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Structural Organization of Proteins…read more

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Haemoglobin Molecules
· Haemoglobins ­ a group of proteins that have a quaternary
structure composed of four polypeptide chains.
· Each polypeptide is associated with a heme group ­ which contains
a ferrous (Fe2+) ion.
· Each Fe2+ ion can bind with a single oxygen molecule.
· Each hemoglobin molecule can carry up to four molecules of
oxygen.…read more

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The role of Haemoglobin
· Role of hemoglobin ­ Transport of Oxygen
· To be efficient at transporting oxygen, hemoglobin must:
~ readily associate with O2 at surface where gas exchange takes place
~ readily dissociate from O2 at those tissues requiring it.
How does hemoglobin achieve these two contradicting requirements?
· Remarkable property of hemoglobin ­ it changes its affinity for O2
under different conditions.
· It achieves this because its shape changes in the presence of certain
substances such as CO2.
· In the presence of CO2, the new shape of hemoglobin binds more
loosely to oxygen. As a result, hemoglobin releases its oxygen.…read more

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Why different hemoglobins?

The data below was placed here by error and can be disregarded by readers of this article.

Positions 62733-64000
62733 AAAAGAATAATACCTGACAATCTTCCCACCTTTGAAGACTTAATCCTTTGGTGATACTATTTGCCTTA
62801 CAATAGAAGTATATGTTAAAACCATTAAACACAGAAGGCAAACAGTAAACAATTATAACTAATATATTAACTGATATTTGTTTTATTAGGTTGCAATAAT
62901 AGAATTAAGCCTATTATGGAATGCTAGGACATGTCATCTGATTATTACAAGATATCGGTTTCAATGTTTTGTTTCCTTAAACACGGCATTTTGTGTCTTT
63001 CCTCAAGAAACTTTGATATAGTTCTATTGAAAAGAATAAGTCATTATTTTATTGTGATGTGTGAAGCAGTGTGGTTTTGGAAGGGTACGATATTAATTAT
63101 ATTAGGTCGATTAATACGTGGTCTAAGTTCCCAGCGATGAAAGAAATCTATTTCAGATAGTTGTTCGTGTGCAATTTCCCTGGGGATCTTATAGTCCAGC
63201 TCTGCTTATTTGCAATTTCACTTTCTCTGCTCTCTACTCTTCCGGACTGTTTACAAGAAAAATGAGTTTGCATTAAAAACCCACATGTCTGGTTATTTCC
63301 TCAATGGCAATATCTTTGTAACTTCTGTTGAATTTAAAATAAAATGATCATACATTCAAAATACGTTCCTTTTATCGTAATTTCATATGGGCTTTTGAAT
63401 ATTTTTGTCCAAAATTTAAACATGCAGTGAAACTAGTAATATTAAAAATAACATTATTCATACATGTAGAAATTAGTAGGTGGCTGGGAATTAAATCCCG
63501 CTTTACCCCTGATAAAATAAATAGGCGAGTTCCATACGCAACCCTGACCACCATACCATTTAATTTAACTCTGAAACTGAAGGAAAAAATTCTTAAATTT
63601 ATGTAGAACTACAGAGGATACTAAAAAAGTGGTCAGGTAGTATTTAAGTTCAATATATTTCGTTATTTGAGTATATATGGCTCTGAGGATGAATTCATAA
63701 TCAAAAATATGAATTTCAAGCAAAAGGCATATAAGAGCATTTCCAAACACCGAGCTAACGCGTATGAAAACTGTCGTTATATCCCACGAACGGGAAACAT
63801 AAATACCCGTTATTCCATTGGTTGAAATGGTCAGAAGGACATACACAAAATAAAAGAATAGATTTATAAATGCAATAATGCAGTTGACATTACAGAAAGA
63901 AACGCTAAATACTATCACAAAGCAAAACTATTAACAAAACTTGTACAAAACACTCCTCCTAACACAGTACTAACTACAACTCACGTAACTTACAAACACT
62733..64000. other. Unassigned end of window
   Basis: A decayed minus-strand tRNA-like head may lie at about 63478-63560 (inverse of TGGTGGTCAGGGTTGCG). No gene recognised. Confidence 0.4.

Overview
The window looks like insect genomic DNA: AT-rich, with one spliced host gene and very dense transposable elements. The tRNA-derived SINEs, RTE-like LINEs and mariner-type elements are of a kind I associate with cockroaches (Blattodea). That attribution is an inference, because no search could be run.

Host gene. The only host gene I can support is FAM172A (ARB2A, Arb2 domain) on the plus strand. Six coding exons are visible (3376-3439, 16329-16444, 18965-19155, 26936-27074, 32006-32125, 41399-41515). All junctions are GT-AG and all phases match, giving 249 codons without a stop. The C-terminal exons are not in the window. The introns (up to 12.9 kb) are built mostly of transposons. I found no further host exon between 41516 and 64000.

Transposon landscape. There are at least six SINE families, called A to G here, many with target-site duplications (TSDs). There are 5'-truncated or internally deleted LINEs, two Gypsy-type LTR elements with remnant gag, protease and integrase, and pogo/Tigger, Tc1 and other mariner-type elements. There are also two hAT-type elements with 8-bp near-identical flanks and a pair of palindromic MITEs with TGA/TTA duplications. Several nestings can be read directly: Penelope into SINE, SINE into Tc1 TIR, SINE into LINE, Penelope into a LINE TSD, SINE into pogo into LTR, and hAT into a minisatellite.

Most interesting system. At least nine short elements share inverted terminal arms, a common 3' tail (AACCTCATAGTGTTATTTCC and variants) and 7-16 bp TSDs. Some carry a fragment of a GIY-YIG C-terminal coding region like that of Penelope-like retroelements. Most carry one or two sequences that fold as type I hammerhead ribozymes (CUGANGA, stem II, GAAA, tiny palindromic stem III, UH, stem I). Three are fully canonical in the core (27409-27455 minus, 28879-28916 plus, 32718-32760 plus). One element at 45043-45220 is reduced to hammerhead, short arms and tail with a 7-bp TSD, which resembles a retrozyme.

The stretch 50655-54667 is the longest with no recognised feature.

Lets look at hemoglobins at each end of a range:
· Hemoglobins with a high affinity for O2 ­ take up oxygen more
easily but release it less readily.
· Hemoglobins with a low affinity for O2 ­ take up oxygen less easily
but release it more readily.
There is a correlation between the type of hemoglobin in an organism
and factors such as environment in which it lived or its metabolic rate.
· An organism living in an environment with little O2 requires a
hemoglobin that readily combines O2. Provided that the organism'
s metabolic rate is low, the fact that this hemoglobin does not
readily release its O2 will not be a problem.
· An organism with high metabolic rate needs to release oxygen
readily into tissues. Provided that there is plenty of O2 in the
organism's environment, it is more important to have a
hemoglobin that releases its O2 easily than one that takes it up
easily.…read more

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Why do different hemoglobins have different affinities for
O2?
· The answer lies in the shape of the molecule.
· Different hemoglobin molecules have slightly different amino acid
sequences & therefore slightly different shapes.
· Depending on the shape, hemoglobin molecules range from those
that have a high affinity for O2 to those that have a low affinity for
O2.
Loading & Unloading Oxygen
· The process by which hemoglobin combines with oxygen is called
Loading or associating. In humans this takes place in lungs.
· The process by which hemoglobin releases its oxygen is called
Unloading or dissociating. In humans this takes place in tissues.…read more

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